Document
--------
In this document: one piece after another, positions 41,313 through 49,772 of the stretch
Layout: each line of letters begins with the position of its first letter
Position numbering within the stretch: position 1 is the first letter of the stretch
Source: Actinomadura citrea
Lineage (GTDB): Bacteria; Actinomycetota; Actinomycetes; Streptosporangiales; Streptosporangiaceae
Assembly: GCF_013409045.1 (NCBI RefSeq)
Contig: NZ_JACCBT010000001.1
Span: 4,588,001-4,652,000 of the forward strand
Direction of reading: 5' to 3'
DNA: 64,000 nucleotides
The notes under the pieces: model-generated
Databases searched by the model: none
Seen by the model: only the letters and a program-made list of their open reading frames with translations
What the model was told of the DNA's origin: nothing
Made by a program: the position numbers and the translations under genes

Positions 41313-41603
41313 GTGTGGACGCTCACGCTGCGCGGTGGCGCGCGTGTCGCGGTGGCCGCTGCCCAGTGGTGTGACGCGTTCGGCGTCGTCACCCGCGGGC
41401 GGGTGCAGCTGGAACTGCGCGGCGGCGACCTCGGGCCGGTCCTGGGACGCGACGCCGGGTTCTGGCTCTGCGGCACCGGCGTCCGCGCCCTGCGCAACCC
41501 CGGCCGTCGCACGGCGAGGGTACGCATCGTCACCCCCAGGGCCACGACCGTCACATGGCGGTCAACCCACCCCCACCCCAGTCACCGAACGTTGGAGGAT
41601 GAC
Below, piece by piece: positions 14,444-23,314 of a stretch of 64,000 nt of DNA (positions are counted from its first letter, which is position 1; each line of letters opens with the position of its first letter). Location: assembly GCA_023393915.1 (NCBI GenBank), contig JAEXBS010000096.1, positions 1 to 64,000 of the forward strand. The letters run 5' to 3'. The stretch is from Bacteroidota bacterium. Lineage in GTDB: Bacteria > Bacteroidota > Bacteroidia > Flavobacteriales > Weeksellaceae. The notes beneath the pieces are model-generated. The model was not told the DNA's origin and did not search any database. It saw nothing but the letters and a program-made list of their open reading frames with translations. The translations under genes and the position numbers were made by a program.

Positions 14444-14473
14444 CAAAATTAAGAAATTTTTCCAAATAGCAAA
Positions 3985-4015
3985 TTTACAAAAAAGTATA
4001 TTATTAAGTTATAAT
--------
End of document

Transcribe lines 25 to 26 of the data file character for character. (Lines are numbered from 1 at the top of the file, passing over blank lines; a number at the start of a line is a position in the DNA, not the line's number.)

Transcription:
3985 TTTACAAAAAAGTATA
4001 TTATTAAGTTATAAT